On the third or fourth try to dislodge the hook, panic started to set in. The hook was buried past the barb, right in the fleshy tip of my snout. I grappled with that Minnowsotan bait (as the Rapala billboards call it), but to no avail. Eventually I gave up the fight and we finished our paddle to the portage where our car was parked. When we arrived on dry land a few minutes later my friend, Kevin, took over the efforts to remove the lure. His luck with my nose was on a par with his luck fishing over the course of the week. He even tried “The Art of Manliness” approved String-Yank hook removal technique with absolutely no success.
After about 10 minutes I was going cross-eyed and Kevin was ready to surrender. He removed the balsa wood body of the lure from the treble hook, leaving just the 3-pronged hook stuck on my face. We loaded up the car and headed down Fernberg Road, back towards Ely. The drive was about 40 minutes long, but with my eyes constantly scrunching in to check out the balancing hook, and the steering wheel on the wrong side of the vehicle (it was an old mail jeep that had a European-style steering wheel on the right side for easier mail delivery along rural roads) I managed to feel like I was going to throw up from the dizziness.
Hooked on Embarrassment
When we finally pulled into the parking lot at the Ely hospital I climbed out of the jeep and skulked inside. As I approached the front desk the admitting nurse looked up at me and casually stated, “This is a joke, right?” When I assured her that I was dead serious, and the hook was hopelessly stuck she chuckled a bit, sent me to the waiting area and said, “The doctor is going to love this one!”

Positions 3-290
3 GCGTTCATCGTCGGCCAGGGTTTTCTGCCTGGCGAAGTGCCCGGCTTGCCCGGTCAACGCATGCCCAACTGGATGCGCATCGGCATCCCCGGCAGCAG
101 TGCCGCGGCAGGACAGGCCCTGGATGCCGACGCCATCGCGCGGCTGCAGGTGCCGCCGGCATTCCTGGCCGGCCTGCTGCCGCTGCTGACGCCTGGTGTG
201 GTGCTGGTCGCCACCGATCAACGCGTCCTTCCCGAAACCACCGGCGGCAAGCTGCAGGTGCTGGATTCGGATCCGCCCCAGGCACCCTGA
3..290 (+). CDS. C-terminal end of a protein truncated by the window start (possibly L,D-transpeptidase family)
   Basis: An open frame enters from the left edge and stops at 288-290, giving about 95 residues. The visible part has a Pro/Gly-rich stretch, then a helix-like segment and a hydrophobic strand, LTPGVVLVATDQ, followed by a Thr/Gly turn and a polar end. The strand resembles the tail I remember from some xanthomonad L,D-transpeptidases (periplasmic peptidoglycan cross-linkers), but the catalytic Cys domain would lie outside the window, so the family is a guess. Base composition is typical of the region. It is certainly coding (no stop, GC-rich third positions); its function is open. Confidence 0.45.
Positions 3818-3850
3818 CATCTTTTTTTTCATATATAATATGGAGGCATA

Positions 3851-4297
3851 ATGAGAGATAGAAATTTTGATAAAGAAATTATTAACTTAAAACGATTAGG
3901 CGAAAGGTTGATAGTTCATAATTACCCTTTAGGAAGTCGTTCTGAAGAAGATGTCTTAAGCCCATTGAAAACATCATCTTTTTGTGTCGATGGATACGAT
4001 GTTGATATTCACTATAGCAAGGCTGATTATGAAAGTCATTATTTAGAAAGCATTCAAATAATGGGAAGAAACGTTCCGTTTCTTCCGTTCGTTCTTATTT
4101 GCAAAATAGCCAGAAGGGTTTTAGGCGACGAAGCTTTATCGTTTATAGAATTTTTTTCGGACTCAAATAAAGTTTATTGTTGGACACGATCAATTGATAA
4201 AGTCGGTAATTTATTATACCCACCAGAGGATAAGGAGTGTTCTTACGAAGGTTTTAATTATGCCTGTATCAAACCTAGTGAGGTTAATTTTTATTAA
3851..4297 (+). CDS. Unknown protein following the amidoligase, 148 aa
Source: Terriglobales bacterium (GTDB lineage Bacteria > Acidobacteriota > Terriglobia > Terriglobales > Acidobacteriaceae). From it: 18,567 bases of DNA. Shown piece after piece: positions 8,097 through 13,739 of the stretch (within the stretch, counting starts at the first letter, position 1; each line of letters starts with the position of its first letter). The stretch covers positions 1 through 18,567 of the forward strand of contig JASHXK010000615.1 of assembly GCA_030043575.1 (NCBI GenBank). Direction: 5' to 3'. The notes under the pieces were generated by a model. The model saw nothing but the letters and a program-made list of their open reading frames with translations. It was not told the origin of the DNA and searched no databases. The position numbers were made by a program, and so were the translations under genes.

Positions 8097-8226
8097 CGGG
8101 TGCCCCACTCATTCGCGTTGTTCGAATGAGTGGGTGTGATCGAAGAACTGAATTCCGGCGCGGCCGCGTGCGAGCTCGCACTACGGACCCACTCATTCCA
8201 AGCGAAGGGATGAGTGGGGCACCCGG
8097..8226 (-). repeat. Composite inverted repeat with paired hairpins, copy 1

After what seemed like an eternity I was finally ushered into a room and the doctor gave me a shot of Novocain in the snout to numb the area. He carefully threaded the hook out a newly-formed hole and clipped the barb off before sliding the eye of the hook back toward the spot where the point had first penetrated. A second later the hook slid completely free from my face. Excitedly the nursing team carried in a cardboard cutout of a fisherman.
They explained that each fish hook that is removed from a patient gets hung in the exact same spot on the cardboard fisherman. The fingers and ears of the cutout were riddled with hooks, but there was a bit of ceremonious pomp and circumstance as they stuck my de-barbed treble hook into the schnozz of the cardboard angler. They bubbled with enthusiasm as they told me this was the first time they EVER had the opportunity to hang a hook from the nose! My cheeks turned a new shade of red as I sheepishly slunk from the room, not feeling like such a spectacular fisherman at the moment.
The Walk of Shame …
As I returned to the lobby my travel companions were ecstatic that the wait was finally over. The ribbing started the moment they spotted me and was relentless for the entire 4-hour drive back to Minneapolis. My enthusiasm for my “catch of the day” was now much more subdued. But in the end, I could still take credit for having a real nose for finding fish!
Have you ever had a tussle with an unrelenting fish hook? Did you free the hook yourself or were you “stuck” with a trip to the ER like me? Share your gruesome story with us in the comments box below or shoot us an email at ParkYourselfOutdoors@gmail.com. (We’ll eat it up like a hungry Northern Pike devouring a wounded minnow, because Misery DOES LOVE Company!) No hook story to share? Post your best fish picture here instead!